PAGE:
Intraoperative Skull-Femoral Traction in Posterior Spinal Arthrodesis for Adolescent Idiopathic Scoliosis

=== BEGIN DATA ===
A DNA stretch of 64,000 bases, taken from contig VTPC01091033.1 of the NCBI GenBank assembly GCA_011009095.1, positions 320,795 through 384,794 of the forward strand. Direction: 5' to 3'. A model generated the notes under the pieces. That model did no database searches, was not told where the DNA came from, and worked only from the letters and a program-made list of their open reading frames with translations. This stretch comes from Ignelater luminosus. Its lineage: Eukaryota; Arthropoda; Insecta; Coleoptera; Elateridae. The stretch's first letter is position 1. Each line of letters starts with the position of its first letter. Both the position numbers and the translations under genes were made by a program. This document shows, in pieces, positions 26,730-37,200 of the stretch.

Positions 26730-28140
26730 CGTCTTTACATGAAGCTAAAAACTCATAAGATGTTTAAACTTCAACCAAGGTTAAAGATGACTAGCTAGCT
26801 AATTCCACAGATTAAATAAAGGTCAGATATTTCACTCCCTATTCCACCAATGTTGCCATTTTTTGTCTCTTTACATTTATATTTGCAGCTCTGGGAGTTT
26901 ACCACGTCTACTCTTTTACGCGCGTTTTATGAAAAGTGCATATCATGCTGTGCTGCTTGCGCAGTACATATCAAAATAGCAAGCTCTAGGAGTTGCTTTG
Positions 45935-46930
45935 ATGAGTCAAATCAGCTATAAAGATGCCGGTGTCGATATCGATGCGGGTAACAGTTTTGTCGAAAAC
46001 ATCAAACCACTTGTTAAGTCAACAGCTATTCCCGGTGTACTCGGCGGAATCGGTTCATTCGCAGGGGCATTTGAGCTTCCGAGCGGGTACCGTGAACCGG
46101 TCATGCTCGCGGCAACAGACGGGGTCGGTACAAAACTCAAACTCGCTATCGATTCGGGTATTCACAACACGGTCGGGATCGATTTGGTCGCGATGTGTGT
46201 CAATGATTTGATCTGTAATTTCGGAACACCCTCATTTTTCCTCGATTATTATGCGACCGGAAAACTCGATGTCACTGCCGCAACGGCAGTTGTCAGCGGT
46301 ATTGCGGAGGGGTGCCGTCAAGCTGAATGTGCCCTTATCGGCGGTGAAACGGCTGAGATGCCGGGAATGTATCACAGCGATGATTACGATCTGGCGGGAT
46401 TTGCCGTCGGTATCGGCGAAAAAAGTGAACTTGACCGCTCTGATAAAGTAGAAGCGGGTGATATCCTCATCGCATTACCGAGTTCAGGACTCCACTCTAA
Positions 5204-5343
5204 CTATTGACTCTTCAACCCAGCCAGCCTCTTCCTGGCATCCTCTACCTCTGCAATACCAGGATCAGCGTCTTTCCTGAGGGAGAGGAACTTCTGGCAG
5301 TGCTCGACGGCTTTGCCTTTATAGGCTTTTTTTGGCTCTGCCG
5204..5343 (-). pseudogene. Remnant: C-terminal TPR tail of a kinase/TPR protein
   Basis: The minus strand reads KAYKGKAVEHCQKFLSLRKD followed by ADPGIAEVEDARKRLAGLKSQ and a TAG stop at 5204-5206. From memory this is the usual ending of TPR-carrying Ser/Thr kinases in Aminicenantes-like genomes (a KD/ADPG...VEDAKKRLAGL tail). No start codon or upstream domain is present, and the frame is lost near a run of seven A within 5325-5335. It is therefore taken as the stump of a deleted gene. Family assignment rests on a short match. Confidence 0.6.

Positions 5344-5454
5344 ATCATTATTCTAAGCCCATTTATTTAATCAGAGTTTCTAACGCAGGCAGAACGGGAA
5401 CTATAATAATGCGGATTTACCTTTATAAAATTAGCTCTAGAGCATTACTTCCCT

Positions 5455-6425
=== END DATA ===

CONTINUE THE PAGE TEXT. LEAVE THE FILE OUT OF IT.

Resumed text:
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STUDY DESIGN: Retrospective, single-center cohort study. OBJECTIVE: To study how the systematic use of intraoperative skull-femoral traction (IOSFT) in posterior arthrodesis for adolescent idiopathic scoliosis impacts perioperative outcomes and health resource utilization. SUMMARY OF BACKGROUND DATA: Large scoliosis curves have been associated with increased morbidity and utilization of health resources. When used with reliable neurophysiological monitoring, IOSFT has shown to be safe and to reduce curve magnitude intraoperatively. Thus, we hypothesized that the systematic use of IOSFT may contribute to reducing health resource utilization by reducing curve magnitudes intraoperatively. METHODS: Seventy-three consecutive patients with adolescent idiopathic scoliosis who underwent single-stage posterior spinal arthrodesis from 2008 to 2012 at a tertiary children's hospital were identified. Forty-five patients were operated with IOSFT (traction group) and 28 patients were operated without IOSFT (nontraction group). Outcome measures included operative time, calculated blood loss, blood transfusion requirement, traction-related complications, and cost comparisons. RESULTS: Operative time was 375.6 minutes for the traction group (P=0.0001) and 447.6 minutes for the nontraction group. Calculated blood loss was significantly less in the traction group (P=0.027). Thirty-three percent of patients in the traction group required blood transfusion compared with 64% of patients in the nontraction group (P=0.01, absolute risk reduction of 31%). There was no significant difference in curve magnitude correction (P=0.49). There were no significant complications with the use of traction. There was a significant reduction in cost per surgical procedure in the traction group (P=0.0003). CONCLUSION: The systematic use of IOSFT in posterior spinal arthrodesis for adolescent idiopathic scoliosis contributed to significant reductions in health resource utilization, with no added morbidity. Further research is warranted to investigate the generalizability of these findings. LEVEL OF EVIDENCE: 4.
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